“OK, we’ve finished the course; time for some revision!”
But how best to lead revision with a whole class?
We always hope to have a bit of time at the end of Year 11 to review the whole course and do some practice papers. And yet if we do have time for revision it can be deadly: going over all the same old material again with students who are way less motivated than we think they should be. We start nagging: “if you fail to prepare – you’d better prepare to fail!” Who is groaning more: the students or the teacher?
So, is there a way of making revision more engaging, more meaningful and less of a chore?
My message? Make it innovative, interactive and practical.
Students can do past papers in their own time. You can create topic-based revision quizzes using tools like ExamPro and students can mark them independently using online mark schemes. Reserve valuable lesson time to help embed key concepts, some of which they may not have met since Year 9 or even earlier.
So in this blog I’ve taken my examples from physics, since that’s my specialism – and happens to be the least likely specialism amongst science teachers! I hope there are some useful tips; do get in touch if you have any feedback.
Practical: Revising concepts through hands-on practicals is often overlooked as a revision tool.
Most of us probably think of revision as rather theoretical and book-based: reviewing the theory and practicing exam questions. Yes, exam practice is vital – all those tips about circling command questions, reading the question carefully and underlining key words, planning those 6-mark answers.
But it’s worth realizing that the last time the students got their hands on a rheostat or light gates was maybe two or three years ago. Or they were absent for that lesson! Some students have only just – at the end of year 11 – reached the intellectual maturity to grasp certain concepts. So let’s give them another opportunity to ‘feel’ the physical relationship under their fingers, a chance to discuss with peers what’s going on, and some space to let the ideas embed properly, now that they have the imminent exams to motivate them. A kinaesthetic way to revise.
Some ideas for quick concept-centred practicals:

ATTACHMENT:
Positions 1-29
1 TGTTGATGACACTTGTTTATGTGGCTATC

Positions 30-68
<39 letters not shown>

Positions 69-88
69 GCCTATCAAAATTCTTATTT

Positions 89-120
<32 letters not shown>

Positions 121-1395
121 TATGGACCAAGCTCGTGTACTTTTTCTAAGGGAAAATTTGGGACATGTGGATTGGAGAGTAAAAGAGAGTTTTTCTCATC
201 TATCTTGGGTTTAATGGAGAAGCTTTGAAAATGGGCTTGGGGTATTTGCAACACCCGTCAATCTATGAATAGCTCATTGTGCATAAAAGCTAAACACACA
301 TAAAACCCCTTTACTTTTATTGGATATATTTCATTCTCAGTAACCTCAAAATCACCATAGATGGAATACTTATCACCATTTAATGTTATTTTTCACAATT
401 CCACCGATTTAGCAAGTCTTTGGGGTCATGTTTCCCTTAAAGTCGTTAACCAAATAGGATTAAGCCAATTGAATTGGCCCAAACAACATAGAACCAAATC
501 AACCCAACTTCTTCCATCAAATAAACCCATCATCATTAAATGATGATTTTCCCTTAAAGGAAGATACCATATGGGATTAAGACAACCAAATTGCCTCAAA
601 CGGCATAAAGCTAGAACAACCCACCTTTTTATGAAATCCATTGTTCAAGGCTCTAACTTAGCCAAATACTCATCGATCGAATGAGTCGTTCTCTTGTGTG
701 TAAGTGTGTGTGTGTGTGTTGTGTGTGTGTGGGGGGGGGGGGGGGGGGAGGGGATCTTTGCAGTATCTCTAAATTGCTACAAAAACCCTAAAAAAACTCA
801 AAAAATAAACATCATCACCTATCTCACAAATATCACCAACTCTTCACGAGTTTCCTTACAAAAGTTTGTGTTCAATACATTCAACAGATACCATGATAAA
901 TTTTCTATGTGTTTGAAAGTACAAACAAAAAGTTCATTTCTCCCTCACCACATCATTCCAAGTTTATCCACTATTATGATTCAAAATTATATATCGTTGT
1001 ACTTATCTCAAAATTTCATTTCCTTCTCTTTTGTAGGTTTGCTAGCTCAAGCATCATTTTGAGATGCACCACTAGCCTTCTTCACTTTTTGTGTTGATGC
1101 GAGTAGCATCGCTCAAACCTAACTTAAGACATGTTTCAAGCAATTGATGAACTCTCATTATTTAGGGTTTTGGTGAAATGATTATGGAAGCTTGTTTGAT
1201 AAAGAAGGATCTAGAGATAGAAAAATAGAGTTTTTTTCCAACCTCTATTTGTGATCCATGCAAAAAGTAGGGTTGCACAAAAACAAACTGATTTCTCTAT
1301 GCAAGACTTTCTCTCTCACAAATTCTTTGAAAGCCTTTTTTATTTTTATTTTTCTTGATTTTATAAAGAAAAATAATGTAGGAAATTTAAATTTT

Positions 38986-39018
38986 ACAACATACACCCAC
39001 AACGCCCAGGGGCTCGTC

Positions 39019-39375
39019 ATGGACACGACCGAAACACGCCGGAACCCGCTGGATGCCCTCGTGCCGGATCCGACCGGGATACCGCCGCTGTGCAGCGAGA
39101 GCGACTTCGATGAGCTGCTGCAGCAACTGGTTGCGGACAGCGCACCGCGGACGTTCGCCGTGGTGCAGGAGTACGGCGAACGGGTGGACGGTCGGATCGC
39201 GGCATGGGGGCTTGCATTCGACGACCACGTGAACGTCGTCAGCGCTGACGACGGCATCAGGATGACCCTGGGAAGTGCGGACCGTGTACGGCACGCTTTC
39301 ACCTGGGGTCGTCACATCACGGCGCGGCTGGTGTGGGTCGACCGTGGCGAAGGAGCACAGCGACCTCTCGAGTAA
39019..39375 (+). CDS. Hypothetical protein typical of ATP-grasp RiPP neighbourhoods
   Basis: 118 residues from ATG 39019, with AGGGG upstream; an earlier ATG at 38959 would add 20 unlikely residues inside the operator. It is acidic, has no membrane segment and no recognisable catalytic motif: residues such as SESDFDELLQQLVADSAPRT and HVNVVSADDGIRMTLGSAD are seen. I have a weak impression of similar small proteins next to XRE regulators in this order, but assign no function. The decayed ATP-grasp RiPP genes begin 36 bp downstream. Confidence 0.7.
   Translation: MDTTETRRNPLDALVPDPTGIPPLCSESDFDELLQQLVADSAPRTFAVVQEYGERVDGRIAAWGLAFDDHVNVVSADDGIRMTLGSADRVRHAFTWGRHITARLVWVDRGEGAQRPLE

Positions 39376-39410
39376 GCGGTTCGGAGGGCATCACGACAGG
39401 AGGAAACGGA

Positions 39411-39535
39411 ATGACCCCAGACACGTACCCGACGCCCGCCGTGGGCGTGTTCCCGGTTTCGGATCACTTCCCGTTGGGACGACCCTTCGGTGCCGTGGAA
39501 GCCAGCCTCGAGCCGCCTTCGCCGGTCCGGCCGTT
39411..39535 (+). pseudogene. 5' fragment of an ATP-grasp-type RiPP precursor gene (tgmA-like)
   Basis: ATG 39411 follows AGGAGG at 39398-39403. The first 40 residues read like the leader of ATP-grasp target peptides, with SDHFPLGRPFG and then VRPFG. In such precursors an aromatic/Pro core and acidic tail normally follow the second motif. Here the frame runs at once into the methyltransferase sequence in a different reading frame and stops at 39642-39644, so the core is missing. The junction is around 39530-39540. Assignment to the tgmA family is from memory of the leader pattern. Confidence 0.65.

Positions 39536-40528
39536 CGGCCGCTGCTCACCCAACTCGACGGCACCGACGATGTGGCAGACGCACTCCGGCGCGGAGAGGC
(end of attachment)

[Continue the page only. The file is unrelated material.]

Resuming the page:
- balancing rulers to revise moments
- measuring the resistance of prepared wires of different lengths and thicknesses – quickly, with an ohmmeter
- looping wire round C-cores to make a DIY transformer and watching the voltage step up or down
- get the Slinky out to demonstrate transverse and longitudinal waves
- look at reflection, refraction and diffraction on a ripple tank
- practice setting up Ohm’s Law circuits – where do the voltmeter and ammeter go?
- F=ma with trolleys and data-loggers: as you add more mass, does the acceleration decrease?
- conservation of momentum – try collisions between objects of different mass
- lenses – measuring focal length, and combining them
- rayboxes and prisms to revise dispersion, refraction and a bit of electromagnetic spectrum at the same time
- use simulations like PhET to revise tricky practicals like nuclear physics and radioactivity. This one is great for revising alpha scattering: https://phet.colorado.edu/en/simulation/rutherford-scattering
I know that technicians look forward to the summer term because there is usually less practical work going on so they can turn their attention to stock checks and PAT testing. So you don’t want to over-complicate these experiments. There’s no need to take detailed measurements or even write very much down; it’s just a chance to get a feel for the variables concerned. Sometimes, tinkering with simple experiments like these, can lead to lightbulb moments, just in time for the GCSEs.
How to organize revision practicals?
You could demonstrate one of these experiments and then let students come and try it out for themselves in pairs, while the rest of the class get on with some silent (!) revision? The experience could allow you to buddy up students – let them discuss the physics behind the experiment, as well as the results they are getting.
Another suggestion I’ve made to teachers is that they curate a mini-carousel of key experiments and leave them set up for students to have a go at over a couple of lessons. You can match each experiment with practice questions – perhaps starting with some short-answer recall, leading up to a 6-mark killer.
Many schools are encouraged to run revision sessions at lunchtime or after school – perhaps experiments are a better use of students’ time at such sessions than working through papers which they can do at home?
Christina Astin 3 Feb 17
Christina Astin taught physics for 22 years and is now a trainer with Physics Partners (www.physicspartners.com) and the Institute of Physics of which she is a Fellow. She is busy as a writer, presenter, adviser and coach, and has a particular interest in school partnerships, working mainly with schools in Kent.